This book is Treasure Planet meets Kill Bill meets Peter Pan, and Kaz Brekker is the love child of Sherlock Holmes and James Moriarty. The world building is beautiful and has incredible scope, pulling some elements from Tolkien's style. It's a really smart book, which I think can be overlooked because of the high-speed action and adventure elements. The plot lines and characters address sexual assault and trauma, xenophobia, and poverty in ways that have inspired countless think-pieces and articles, and will continue to grow in importance under the new administration. The thrill of the chase hits the ground running from the first page and accelerates throughout the book: my heart was literally racing as I read some of the chapters. Even though it's a large book, the speed of the plot pulled me through it in just a few days.

I am foaming at the mouth to get my hands on Crooked Kingdom...hurry up, library!

5. Throne of Glass by Sarah J. Maas

I was pretty hesitant to read Throne of Glass because I didn't really care for A Court of Thorns and Roses. However, I saw a lot of people weighing in on ACOTAR not being representative of Maas's best work, and ToG seemed to have everything I like in a book: sass, magic, disobeying authority, and political upheaval. Mmmmm, a recipe for unrest and civil war: tasty. I mentioned that Maas is the Martin of the YA genre, and, yeah, I lost track of the murders in this series about 1/3 of the way into Throne of Glass. But that's what you get when you write a series about professional killers and warriors, right?

Celaena Sardothien has become one of my all-time favorite protagonists. She's extremely imperfect and often slips up, but her insane assassin skills usually pull her through. Her ego is off the charts, which always endears me to a character. Plus, she's a weird mix of unfiltered and mysterious; it seems like she lays all of her thoughts out for the reader, but by the end of Crown of Midnight we find out she's been hiding a SUPER BIG IMPORTANT SECRET from the reader for two whole books!!!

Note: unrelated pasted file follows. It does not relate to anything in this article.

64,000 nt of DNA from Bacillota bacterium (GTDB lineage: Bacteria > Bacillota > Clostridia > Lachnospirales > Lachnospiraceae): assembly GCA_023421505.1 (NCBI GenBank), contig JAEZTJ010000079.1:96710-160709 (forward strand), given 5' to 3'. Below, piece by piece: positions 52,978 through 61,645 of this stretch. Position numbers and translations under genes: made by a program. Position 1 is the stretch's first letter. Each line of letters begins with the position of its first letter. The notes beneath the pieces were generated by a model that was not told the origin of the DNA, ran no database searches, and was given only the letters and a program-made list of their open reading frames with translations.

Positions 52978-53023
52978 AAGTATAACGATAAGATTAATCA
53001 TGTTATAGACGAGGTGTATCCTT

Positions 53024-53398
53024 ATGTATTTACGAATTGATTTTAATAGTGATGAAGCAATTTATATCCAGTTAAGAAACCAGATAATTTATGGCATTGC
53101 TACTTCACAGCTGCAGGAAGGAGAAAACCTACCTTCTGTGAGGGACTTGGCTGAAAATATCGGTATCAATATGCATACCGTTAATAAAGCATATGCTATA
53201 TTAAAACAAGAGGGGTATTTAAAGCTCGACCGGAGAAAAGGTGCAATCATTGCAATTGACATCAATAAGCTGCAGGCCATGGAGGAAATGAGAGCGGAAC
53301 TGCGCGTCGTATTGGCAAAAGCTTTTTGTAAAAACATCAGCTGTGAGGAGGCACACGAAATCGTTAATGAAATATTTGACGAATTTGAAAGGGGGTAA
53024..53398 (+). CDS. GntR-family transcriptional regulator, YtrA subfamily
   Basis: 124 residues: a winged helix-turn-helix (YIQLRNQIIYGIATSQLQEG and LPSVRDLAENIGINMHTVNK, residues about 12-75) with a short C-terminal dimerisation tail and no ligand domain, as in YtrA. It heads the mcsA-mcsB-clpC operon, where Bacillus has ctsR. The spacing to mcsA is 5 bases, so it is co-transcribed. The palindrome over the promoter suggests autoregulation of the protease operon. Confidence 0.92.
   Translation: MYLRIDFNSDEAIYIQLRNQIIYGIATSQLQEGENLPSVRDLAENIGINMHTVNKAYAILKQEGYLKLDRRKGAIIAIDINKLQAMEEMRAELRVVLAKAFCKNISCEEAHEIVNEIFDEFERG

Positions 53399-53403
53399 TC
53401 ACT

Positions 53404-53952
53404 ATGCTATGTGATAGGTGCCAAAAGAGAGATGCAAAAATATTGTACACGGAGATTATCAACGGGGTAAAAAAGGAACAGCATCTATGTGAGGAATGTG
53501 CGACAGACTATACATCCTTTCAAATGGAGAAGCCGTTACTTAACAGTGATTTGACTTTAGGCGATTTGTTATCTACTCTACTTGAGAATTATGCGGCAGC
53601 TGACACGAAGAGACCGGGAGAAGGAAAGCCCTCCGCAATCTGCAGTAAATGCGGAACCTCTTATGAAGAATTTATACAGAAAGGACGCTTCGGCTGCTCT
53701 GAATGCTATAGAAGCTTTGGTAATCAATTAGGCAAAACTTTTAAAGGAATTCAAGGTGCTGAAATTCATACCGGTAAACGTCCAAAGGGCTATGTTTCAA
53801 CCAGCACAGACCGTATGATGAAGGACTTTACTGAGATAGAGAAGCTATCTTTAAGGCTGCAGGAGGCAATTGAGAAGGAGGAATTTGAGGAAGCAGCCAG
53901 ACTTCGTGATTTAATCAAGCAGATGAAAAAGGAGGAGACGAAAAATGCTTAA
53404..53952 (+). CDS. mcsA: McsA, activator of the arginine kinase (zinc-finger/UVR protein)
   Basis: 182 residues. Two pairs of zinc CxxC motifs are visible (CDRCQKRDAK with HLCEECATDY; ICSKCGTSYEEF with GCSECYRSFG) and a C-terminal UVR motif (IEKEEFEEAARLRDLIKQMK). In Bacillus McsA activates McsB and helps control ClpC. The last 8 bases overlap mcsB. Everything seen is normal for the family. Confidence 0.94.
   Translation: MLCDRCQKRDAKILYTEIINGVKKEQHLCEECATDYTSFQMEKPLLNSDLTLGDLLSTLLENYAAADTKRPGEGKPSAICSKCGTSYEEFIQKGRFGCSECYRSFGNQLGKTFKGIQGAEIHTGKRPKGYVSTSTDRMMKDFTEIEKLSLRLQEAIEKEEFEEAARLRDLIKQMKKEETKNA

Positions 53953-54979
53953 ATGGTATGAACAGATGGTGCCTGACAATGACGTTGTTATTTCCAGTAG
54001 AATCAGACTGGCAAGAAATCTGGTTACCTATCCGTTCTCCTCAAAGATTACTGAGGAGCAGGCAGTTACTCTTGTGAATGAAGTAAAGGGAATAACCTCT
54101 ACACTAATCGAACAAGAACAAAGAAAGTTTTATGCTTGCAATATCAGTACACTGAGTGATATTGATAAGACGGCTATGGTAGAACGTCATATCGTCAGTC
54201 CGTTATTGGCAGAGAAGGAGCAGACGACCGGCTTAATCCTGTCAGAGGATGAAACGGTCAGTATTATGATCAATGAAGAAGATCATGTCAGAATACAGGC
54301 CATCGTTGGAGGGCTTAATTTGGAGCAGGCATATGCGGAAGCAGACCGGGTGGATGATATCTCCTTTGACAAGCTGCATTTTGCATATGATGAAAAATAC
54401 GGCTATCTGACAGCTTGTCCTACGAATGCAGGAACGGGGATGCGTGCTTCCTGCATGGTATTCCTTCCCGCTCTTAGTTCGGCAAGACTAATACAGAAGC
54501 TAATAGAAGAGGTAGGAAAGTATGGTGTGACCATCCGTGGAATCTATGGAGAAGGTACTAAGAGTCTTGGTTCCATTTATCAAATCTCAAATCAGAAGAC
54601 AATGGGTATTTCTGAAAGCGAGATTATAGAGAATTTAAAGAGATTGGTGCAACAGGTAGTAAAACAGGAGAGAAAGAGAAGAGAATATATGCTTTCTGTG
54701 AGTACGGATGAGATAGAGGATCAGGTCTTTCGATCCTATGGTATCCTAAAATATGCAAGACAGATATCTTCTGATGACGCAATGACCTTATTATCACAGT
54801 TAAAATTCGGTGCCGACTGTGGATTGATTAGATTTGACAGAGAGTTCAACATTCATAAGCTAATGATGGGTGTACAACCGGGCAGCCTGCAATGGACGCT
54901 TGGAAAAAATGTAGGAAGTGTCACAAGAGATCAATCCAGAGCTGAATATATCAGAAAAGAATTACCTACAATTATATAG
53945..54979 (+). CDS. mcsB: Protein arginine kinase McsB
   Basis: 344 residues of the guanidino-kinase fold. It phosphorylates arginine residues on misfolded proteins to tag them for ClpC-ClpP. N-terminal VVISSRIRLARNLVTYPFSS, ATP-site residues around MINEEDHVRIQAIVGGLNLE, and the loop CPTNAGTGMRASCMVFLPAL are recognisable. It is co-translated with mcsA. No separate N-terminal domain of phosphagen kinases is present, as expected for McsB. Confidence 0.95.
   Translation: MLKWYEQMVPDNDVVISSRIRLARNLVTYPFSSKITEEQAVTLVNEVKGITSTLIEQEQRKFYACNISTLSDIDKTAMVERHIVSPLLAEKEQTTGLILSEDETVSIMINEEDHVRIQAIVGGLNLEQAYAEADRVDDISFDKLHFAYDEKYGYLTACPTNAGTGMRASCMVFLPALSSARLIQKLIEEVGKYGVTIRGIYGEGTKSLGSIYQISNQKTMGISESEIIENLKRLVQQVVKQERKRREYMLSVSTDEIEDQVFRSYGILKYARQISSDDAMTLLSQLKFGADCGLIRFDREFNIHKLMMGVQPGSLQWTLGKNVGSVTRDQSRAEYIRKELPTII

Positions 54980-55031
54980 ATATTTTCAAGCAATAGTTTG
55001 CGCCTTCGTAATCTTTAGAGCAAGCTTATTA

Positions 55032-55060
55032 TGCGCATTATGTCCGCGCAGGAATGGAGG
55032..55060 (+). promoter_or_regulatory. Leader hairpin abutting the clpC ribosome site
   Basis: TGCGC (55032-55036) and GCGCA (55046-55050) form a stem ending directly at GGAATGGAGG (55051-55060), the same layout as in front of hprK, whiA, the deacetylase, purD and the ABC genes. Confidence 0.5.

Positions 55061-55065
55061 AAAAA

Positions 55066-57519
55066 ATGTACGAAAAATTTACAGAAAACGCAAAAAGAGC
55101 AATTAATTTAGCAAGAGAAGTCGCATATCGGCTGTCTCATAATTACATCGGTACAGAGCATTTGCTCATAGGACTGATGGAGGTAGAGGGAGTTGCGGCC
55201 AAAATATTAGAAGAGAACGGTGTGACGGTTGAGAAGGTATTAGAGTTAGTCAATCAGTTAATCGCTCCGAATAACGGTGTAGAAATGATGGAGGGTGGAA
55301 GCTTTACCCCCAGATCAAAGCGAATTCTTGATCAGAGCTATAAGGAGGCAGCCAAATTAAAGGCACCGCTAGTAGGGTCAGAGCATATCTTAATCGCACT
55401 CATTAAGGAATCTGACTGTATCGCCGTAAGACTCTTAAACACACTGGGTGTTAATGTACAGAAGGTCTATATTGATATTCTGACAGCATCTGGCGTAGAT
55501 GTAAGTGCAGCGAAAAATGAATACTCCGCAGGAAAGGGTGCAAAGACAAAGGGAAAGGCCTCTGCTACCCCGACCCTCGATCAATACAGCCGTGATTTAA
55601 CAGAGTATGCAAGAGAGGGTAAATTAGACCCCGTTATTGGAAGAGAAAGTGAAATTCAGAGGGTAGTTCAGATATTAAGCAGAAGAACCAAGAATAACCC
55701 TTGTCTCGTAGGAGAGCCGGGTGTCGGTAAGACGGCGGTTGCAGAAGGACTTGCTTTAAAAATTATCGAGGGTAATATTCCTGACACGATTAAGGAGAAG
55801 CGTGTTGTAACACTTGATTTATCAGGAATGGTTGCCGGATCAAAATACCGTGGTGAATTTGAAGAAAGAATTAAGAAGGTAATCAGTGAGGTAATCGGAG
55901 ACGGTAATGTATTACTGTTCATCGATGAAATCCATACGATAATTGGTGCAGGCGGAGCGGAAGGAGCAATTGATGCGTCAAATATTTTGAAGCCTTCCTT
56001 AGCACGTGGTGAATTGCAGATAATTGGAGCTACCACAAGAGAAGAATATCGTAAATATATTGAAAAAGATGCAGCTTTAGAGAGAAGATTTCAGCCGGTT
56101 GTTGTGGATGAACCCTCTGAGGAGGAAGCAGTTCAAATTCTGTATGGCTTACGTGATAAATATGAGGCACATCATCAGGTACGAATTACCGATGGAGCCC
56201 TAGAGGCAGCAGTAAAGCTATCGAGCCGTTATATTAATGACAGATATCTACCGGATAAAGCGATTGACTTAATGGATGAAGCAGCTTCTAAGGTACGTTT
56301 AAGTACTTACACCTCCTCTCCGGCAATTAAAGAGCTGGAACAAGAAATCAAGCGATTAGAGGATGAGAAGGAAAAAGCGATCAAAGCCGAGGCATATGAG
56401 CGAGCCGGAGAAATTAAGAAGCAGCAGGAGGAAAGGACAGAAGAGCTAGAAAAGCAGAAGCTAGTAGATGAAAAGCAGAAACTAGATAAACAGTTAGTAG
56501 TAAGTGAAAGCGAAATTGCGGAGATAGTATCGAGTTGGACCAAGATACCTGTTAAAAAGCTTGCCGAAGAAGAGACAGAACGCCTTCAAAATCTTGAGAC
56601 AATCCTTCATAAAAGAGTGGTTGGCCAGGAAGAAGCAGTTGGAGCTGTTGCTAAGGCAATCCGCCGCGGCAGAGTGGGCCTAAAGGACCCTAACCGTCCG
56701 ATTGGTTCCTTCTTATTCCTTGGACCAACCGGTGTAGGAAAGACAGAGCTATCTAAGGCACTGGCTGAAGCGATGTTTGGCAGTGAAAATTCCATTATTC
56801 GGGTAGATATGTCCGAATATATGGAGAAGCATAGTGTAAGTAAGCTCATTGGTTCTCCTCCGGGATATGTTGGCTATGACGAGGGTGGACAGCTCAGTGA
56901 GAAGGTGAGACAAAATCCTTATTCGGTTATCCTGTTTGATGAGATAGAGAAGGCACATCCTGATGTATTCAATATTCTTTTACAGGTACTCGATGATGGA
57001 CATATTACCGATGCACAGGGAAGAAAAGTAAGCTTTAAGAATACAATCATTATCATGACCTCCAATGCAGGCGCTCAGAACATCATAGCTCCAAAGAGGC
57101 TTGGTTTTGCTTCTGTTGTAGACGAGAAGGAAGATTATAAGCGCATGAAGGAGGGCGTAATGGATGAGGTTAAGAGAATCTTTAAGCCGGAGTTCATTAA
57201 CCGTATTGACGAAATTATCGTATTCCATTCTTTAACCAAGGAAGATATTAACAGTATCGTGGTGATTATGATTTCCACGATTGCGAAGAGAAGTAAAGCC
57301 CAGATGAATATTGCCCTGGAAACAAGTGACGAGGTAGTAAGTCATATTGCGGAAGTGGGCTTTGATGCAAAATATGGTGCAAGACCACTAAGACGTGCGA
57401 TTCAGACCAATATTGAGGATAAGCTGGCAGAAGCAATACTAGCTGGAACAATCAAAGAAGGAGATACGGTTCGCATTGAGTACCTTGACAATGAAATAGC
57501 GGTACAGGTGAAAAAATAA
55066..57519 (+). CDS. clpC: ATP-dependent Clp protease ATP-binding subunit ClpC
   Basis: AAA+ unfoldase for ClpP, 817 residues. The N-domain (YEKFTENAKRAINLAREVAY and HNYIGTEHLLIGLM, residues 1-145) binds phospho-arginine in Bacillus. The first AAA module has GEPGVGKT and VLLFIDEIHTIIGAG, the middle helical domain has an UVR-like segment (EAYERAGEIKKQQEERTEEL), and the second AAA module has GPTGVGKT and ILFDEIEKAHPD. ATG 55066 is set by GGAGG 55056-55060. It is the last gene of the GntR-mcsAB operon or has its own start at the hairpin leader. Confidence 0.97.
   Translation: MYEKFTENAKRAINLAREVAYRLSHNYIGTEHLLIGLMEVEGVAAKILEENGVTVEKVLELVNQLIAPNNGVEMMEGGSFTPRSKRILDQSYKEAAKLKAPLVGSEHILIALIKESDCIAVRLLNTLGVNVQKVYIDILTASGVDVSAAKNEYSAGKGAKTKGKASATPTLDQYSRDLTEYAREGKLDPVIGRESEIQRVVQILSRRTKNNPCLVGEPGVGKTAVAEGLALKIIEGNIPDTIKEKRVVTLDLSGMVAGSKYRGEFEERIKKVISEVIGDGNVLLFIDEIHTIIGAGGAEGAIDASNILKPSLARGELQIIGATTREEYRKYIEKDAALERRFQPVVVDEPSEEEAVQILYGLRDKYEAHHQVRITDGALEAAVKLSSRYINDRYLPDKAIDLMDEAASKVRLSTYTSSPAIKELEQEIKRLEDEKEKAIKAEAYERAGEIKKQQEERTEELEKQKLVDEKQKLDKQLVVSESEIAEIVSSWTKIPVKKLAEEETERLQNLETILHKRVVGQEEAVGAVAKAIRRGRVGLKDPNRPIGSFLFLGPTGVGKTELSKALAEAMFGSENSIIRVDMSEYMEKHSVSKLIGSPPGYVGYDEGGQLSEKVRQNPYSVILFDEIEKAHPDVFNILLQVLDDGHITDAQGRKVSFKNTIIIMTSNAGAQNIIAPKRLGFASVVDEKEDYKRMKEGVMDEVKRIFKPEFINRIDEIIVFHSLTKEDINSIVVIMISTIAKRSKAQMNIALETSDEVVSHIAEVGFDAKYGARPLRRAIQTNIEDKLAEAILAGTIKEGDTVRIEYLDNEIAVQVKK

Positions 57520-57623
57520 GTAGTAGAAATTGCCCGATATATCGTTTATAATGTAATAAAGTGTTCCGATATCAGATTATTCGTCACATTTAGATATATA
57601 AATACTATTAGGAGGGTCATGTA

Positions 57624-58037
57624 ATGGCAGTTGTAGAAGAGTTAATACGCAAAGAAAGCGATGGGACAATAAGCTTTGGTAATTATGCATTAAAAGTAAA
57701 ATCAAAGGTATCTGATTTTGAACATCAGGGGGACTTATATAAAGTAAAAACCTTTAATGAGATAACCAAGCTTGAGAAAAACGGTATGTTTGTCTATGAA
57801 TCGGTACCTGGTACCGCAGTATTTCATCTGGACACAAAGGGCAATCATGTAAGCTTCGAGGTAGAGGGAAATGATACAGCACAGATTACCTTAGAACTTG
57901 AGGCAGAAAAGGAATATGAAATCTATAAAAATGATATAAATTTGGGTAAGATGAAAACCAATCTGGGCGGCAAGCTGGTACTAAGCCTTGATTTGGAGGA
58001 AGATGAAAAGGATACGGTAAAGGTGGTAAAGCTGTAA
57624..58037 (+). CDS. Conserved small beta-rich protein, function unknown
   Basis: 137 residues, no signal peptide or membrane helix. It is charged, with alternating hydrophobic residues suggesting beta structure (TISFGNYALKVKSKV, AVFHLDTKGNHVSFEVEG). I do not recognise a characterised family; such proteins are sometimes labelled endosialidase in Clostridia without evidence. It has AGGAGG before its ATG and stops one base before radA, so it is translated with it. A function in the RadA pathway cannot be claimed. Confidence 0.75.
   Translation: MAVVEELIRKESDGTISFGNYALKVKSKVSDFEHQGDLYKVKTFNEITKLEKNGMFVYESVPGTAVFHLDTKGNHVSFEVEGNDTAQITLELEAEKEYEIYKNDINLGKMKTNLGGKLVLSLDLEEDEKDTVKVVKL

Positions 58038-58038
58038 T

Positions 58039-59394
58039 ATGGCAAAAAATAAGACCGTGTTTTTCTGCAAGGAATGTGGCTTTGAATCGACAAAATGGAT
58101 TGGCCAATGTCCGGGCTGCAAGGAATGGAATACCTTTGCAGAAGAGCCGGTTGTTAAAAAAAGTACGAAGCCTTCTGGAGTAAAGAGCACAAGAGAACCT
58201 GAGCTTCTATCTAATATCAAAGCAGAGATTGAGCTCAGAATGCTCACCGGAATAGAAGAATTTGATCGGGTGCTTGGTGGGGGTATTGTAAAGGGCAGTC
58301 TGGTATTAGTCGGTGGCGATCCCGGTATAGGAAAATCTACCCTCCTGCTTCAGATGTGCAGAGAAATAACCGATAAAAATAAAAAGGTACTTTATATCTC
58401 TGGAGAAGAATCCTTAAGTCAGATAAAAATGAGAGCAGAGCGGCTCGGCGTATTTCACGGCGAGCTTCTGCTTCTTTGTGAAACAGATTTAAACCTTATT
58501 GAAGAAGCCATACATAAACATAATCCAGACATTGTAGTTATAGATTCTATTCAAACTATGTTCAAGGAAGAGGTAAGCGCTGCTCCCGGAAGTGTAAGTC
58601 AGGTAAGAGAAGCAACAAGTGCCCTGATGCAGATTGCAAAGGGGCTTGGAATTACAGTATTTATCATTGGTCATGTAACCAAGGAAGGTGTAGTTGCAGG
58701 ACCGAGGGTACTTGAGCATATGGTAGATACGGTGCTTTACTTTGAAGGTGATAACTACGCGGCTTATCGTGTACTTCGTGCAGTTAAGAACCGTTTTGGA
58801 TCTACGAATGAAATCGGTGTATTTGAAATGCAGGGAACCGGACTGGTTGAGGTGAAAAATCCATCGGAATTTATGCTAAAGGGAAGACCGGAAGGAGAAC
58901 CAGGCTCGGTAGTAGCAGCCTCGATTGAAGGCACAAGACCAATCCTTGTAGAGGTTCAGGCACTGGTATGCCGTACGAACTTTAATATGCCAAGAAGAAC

Sarah J. Maas, you sneaky sneak.

Also, Celaena interacts with a menagerie of very shippable characters, if that's your thing. More to come in the following books, I am sure!

I can't wait to finish the series I started and pick up some new titles in 2017! What were your favorite reads of 2016?

Curious about what didn't make the list? Here's everything else I read in 2016!

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vegan alternatives for a cruelty-free samhain

For most of the witches I know, witchcraft is something that is woven into the fabric of their identity, and given equal weight to other beliefs and values. For example, I recently met for the first time a witch who is also Christian. As you can imagine, her brand of Christianity is not particularly Evangelical or traditional, but she felt that both of these belief systems were equally important in making up her worldview and how she chose to act, think, and emote on a daily basis. There were certain things in her Christian faith that conflicted with her traditionally held beliefs about witchcraft, and vice versa, but ultimately she decided it was more important to live authentically than to adhere to rules and regulations from either side.

There are a lot of supposed "rules" in historical witchcraft that are meant to be followed without exception. Animal sacrifice, blood letting, burning bones and hair...it all seems a little Macbeth, in the scheme of modern understanding. Certain traditionally held beliefs about witchcraft are so staunch that they don't allow much room for accommodating other parts of your identity, including veganism. Animal parts and essences are such a huge part of many spells and rituals, especially more powerful ones that coincide with witch/Pagan holidays. Things like graveyard dirt can blur the the lines for some vegans, and even using discarded materials like found feathers, fur, or bones can violate certain vegan values. 

I firmly believe in accommodation, change, and adaptation, and I want my vegan friends to be able to enjoy their Samhain rituals as much as I will. Although I am not vegan, I have drastically reduced my intake of meat and animal products over the last year, and concentrated on finding cruelty-free alternatives to the convenience items I buy. With that in mind, I've come up with a few ways to make Samhain more friendly for vegans and non-vegans alike. Samhain is celebrated at sundown October 31st, so make sure you make time for some ritual reflecting in between costume parties and candy-eating!